Sources: El Mostrador and Chile public holidays. A deputy of the Radical Social-Democratic Party, Fernando Meza, has introduced a bill in Chile's legislative assembly that would make June 24, the indigenous Mapuche New Year, a public holiday throughout Chile.
Analysis: This is part of a recent trend throughout South America to celebrate the local indigenous new year, which is usually based on the winter solstice, around June 21 (remember that seasons in South America are the opposite from the northern hemisphere). Peru already has a regional public holiday for Inti Raymi on June 24, and recently a bill was introduced in the Bolivian legislature to replace Corpus Christi public holiday with a public holiday to celebrate Indigenous New Year but it was scuttled by Catholics in the legislature (our news story of June 6). Finally, Venezuela got around the hurdle of either cancelling a public holiday or adding another public holiday, by renaming the October Día de la Raza (Columbus Day) into Día de la Resistencia Indígena.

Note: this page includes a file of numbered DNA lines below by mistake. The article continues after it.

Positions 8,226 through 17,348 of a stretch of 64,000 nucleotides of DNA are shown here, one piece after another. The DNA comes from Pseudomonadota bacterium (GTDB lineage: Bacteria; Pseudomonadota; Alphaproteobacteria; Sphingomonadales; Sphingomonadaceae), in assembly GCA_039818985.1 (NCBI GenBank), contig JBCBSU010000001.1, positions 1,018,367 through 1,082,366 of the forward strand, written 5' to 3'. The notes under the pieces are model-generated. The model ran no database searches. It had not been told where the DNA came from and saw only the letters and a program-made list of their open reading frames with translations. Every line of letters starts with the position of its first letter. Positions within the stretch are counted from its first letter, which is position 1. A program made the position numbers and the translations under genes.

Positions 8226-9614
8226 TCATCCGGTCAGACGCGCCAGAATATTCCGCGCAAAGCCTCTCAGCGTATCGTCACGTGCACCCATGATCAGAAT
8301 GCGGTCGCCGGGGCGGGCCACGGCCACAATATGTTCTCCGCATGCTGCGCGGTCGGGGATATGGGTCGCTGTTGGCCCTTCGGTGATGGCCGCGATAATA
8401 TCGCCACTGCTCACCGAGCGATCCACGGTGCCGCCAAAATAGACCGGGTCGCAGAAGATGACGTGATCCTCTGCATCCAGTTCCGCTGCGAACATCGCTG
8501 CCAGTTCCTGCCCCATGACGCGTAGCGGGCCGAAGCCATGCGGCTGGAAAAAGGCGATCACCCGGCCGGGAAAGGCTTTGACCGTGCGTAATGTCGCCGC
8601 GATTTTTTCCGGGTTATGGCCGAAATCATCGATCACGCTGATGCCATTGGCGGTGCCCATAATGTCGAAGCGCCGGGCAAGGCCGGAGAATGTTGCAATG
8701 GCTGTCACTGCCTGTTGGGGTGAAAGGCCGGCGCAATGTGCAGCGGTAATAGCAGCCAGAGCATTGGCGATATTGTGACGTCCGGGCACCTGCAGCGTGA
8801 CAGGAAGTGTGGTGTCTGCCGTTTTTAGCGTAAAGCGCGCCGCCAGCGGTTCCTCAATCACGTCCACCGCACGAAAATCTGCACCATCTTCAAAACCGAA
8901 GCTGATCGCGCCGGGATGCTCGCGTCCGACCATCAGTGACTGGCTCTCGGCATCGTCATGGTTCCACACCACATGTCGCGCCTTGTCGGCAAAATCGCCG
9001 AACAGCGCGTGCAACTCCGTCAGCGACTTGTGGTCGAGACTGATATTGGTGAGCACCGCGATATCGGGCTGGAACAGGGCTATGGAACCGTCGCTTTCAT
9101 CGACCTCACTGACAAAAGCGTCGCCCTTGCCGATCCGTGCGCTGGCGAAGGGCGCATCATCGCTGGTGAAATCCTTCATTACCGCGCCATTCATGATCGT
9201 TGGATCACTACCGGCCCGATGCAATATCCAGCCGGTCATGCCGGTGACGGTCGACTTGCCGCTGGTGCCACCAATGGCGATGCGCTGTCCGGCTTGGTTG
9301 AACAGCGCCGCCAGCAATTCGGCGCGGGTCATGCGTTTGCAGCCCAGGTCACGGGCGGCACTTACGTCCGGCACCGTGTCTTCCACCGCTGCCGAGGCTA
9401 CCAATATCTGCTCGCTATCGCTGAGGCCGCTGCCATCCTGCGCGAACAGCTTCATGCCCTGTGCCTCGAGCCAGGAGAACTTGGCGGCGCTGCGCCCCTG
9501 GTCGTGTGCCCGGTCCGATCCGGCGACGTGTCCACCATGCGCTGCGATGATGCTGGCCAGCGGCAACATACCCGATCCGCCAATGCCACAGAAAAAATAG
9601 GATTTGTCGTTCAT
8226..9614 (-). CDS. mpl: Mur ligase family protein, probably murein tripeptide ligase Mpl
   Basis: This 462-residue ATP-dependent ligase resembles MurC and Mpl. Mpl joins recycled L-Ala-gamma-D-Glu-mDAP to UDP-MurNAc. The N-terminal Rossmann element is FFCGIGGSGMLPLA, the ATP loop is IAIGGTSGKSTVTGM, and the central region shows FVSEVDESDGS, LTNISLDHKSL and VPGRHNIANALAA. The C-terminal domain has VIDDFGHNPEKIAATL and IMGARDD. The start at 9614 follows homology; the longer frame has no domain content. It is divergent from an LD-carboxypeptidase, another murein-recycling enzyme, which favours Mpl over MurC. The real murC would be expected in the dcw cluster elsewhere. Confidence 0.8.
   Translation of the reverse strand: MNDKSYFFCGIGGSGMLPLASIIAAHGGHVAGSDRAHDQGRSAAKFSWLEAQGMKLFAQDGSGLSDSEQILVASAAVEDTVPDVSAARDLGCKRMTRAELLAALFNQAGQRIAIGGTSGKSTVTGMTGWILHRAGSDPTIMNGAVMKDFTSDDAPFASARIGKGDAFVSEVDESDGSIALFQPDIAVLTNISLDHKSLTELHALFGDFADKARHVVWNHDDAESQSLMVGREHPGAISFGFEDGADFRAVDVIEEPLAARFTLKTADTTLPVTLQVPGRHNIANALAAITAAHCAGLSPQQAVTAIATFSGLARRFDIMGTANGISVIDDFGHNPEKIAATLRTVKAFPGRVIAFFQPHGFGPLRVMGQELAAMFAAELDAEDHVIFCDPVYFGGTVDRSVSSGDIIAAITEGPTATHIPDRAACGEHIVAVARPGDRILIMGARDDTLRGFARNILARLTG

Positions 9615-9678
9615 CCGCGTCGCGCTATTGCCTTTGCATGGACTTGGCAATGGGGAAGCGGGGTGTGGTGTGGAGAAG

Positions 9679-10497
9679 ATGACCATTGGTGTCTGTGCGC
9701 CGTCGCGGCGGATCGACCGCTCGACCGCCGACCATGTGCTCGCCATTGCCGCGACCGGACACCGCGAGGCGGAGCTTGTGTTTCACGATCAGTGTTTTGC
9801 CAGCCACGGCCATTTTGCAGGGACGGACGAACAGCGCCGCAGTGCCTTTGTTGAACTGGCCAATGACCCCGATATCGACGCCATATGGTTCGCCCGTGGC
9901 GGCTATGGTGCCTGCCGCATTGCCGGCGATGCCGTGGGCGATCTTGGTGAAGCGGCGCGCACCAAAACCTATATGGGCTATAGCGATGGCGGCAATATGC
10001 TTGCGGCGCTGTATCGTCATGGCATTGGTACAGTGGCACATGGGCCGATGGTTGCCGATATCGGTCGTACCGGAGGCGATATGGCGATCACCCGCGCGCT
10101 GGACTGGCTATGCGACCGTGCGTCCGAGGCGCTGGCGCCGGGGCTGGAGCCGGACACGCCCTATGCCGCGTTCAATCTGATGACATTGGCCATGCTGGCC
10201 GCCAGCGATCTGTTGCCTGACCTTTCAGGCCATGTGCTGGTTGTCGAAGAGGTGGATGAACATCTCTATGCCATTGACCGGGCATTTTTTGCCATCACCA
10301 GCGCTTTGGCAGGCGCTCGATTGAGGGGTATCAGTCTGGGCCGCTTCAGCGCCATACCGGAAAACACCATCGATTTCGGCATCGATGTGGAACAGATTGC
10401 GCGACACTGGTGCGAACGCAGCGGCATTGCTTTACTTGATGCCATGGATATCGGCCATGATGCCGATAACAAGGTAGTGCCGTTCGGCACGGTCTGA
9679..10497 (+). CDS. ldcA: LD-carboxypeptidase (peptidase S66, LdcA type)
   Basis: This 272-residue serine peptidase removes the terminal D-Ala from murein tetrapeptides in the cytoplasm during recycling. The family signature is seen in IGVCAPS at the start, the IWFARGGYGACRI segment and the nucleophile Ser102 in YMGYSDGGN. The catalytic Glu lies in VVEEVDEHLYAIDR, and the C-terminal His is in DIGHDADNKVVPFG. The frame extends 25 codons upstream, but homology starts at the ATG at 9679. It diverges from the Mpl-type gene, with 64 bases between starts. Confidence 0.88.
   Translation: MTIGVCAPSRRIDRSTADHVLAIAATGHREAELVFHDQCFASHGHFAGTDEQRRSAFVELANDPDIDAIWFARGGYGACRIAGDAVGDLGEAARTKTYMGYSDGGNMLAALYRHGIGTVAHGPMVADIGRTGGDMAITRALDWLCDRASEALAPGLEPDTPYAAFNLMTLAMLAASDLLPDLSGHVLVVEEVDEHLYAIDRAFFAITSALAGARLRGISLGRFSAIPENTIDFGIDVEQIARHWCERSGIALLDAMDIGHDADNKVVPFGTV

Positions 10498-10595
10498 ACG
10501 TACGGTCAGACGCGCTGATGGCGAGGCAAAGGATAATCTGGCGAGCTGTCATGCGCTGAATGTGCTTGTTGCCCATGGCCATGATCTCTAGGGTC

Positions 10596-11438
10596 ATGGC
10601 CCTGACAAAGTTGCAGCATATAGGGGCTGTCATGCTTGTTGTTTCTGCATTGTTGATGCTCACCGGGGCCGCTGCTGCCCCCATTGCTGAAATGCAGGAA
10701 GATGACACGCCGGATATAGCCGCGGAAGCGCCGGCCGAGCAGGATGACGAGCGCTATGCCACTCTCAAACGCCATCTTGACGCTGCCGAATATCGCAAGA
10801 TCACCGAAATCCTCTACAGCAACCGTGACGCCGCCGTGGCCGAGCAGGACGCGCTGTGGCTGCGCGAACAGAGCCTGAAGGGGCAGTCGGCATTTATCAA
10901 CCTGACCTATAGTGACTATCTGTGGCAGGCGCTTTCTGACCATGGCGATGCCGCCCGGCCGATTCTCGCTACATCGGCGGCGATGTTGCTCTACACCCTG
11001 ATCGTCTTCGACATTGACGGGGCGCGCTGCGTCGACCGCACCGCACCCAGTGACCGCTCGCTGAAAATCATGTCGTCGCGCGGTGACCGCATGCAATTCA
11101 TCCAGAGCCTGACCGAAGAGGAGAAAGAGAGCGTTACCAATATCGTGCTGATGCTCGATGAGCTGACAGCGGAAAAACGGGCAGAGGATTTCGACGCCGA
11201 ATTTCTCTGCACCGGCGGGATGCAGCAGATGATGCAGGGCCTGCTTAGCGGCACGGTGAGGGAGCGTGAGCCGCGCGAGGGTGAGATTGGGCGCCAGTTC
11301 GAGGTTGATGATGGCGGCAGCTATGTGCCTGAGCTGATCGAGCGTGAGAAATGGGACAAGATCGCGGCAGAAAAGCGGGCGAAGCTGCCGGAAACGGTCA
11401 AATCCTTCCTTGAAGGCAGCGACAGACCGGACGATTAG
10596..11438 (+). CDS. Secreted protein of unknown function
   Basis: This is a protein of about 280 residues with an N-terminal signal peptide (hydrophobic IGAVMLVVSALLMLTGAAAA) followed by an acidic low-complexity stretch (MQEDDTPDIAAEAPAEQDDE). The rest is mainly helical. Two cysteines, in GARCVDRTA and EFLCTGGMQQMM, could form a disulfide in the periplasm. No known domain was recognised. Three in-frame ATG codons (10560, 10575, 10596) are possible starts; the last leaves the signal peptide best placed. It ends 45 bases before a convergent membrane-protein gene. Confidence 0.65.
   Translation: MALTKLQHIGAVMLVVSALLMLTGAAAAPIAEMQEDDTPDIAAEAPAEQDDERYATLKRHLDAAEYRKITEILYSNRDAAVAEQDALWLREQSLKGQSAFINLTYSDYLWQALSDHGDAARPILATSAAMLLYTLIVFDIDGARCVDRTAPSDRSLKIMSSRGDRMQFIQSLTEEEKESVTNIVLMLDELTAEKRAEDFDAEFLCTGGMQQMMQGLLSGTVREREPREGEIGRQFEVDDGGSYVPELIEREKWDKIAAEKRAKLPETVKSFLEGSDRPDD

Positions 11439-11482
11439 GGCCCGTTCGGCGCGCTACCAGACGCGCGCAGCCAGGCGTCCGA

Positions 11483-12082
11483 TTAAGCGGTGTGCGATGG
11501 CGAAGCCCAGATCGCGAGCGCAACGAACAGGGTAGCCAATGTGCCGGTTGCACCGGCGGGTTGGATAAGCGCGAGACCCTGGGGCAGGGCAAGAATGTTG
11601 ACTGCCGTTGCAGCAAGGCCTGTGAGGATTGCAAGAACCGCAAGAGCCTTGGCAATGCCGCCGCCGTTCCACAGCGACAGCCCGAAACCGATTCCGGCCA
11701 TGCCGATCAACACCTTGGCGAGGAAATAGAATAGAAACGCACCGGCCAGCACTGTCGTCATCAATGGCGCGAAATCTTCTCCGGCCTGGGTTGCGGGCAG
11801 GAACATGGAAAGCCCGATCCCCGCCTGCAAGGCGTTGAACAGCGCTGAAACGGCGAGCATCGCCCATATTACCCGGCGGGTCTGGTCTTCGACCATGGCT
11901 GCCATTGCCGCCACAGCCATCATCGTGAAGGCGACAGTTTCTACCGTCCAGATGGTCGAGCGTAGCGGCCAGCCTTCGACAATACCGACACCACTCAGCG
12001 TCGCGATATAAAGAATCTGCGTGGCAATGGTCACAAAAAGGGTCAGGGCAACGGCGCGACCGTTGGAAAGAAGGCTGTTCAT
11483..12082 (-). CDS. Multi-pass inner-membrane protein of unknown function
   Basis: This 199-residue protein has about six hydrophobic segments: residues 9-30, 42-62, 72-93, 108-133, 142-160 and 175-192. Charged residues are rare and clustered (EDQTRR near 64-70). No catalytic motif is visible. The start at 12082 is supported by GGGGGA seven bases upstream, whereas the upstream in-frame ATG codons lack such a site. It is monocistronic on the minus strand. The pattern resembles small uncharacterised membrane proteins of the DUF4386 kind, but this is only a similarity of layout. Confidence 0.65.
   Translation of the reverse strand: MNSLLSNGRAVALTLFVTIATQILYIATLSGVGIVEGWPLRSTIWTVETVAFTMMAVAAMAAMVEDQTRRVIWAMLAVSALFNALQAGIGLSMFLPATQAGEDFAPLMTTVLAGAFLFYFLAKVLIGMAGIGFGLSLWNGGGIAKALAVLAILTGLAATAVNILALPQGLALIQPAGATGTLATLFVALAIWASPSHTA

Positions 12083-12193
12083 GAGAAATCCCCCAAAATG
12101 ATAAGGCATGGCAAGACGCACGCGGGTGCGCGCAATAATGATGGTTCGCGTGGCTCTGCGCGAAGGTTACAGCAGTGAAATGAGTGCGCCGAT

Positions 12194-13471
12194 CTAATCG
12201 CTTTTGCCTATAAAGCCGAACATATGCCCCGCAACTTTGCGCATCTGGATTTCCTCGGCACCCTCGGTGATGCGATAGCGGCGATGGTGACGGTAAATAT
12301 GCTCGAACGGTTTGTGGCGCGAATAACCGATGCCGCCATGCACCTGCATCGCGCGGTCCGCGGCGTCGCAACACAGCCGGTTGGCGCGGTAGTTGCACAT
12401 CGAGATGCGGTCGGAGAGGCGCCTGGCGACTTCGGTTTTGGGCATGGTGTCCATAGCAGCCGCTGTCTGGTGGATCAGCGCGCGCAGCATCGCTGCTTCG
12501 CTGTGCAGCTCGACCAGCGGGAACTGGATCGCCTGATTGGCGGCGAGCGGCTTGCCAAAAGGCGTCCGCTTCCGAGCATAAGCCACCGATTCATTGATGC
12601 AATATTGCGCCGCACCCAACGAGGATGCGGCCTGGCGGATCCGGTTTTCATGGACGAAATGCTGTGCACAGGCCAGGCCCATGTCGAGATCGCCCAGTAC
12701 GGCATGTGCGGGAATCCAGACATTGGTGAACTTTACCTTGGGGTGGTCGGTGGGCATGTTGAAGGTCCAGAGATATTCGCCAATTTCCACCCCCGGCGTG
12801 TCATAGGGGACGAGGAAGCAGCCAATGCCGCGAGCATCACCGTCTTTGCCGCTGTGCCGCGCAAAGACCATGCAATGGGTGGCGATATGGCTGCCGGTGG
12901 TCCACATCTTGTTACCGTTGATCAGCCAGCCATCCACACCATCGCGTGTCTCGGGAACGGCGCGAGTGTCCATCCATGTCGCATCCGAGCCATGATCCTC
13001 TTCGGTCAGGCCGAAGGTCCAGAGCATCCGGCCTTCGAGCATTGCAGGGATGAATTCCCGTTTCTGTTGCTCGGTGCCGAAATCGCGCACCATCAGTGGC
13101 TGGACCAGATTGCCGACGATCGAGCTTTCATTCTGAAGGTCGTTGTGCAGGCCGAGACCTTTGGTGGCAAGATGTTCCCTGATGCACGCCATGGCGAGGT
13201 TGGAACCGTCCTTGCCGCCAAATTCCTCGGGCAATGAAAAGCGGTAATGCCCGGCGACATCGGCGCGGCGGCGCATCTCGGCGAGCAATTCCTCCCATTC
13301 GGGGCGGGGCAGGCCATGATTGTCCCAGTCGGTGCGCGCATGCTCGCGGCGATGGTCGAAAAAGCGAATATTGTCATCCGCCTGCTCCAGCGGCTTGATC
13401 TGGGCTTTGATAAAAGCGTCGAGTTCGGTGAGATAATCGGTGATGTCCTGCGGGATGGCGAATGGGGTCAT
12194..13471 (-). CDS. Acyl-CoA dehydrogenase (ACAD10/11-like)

As the examples of Bolivia and Venezuela show, adding a public holiday is a source of problems with the business community, while replacing an existing public holiday, most of which are Catholic, can cause a backlash from the more conservative elements of society. One very remote (in our opinion) possibility would be to replace the Army Day public holiday (in May) with Mapuche New Year. This holiday comes to mind, as it is less than a month away, and there have already been public statements about its possible cancellation (our news story of March 23).